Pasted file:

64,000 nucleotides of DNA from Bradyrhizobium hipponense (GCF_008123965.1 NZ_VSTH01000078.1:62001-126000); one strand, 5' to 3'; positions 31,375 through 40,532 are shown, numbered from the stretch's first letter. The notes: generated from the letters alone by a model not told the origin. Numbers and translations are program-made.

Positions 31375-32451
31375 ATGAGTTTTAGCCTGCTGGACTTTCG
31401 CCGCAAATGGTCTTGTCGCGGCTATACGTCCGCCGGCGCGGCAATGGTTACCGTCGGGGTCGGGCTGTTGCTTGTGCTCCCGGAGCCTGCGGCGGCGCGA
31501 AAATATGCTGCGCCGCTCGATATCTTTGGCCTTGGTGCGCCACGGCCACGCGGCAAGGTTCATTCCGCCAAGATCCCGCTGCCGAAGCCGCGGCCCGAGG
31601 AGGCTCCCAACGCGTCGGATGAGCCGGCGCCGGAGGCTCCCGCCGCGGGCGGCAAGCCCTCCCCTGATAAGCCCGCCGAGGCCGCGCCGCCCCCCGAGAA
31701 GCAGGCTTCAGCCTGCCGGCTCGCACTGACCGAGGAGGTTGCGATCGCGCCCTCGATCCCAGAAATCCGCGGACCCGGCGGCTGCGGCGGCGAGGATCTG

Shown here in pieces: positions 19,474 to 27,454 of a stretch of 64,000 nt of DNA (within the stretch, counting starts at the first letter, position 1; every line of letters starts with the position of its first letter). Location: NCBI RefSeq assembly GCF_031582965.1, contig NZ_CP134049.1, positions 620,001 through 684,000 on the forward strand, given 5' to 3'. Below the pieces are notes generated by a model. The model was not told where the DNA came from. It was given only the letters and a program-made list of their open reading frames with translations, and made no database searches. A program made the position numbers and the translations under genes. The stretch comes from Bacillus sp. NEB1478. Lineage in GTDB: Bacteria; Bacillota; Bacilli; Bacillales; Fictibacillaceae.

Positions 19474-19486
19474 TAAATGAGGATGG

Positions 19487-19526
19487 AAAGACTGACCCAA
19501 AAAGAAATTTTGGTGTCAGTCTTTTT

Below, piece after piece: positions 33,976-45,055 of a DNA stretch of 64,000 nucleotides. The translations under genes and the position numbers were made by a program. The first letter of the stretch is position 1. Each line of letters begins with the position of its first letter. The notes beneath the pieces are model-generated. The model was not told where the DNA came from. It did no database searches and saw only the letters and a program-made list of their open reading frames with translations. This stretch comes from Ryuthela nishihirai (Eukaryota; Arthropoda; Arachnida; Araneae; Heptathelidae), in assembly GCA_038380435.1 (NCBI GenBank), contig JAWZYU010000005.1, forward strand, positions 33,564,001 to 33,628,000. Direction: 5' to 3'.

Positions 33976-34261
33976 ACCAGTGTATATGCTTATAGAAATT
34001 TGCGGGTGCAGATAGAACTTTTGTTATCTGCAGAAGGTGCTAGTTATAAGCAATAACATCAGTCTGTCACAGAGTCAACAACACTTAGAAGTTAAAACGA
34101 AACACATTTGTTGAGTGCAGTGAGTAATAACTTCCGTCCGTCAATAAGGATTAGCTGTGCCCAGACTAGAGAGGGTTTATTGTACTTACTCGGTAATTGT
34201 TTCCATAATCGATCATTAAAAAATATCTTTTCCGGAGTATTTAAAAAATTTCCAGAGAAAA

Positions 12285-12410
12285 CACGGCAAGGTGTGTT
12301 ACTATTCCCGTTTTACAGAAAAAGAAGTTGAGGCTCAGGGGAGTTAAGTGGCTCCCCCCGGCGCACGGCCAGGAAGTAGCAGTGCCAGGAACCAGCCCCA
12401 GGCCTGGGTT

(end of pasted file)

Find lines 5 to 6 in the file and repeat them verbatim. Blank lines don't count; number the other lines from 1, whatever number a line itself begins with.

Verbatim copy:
31501 AAATATGCTGCGCCGCTCGATATCTTTGGCCTTGGTGCGCCACGGCCACGCGGCAAGGTTCATTCCGCCAAGATCCCGCTGCCGAAGCCGCGGCCCGAGG
31601 AGGCTCCCAACGCGTCGGATGAGCCGGCGCCGGAGGCTCCCGCCGCGGGCGGCAAGCCCTCCCCTGATAAGCCCGCCGAGGCCGCGCCGCCCCCCGAGAA